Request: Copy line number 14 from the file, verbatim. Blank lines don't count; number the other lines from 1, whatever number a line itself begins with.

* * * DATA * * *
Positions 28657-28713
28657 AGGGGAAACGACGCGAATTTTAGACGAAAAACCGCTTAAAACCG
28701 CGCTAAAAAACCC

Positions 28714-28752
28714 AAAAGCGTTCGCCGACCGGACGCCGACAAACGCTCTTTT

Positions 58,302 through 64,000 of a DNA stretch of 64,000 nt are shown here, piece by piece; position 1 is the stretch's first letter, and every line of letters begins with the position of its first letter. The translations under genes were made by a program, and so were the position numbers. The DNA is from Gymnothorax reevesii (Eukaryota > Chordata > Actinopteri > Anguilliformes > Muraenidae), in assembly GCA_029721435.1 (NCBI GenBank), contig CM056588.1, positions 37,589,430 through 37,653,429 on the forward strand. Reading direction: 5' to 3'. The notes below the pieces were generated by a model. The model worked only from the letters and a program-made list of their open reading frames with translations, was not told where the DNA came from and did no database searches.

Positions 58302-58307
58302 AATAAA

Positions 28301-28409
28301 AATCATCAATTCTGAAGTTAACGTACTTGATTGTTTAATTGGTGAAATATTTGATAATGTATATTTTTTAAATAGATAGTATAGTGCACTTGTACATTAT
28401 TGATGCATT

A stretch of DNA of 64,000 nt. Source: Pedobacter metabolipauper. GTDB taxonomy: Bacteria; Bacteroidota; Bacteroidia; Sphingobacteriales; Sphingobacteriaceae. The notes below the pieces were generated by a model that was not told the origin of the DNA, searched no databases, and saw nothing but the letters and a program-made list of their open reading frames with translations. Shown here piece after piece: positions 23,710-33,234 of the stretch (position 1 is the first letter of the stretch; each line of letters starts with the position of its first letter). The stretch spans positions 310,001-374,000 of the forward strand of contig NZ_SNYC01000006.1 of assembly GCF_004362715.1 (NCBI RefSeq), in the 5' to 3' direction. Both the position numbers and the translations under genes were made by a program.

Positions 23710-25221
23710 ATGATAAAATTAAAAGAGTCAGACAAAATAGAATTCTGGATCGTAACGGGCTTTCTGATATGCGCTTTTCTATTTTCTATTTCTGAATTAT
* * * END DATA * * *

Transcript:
23710 ATGATAAAATTAAAAGAGTCAGACAAAATAGAATTCTGGATCGTAACGGGCTTTCTGATATGCGCTTTTCTATTTTCTATTTCTGAATTAT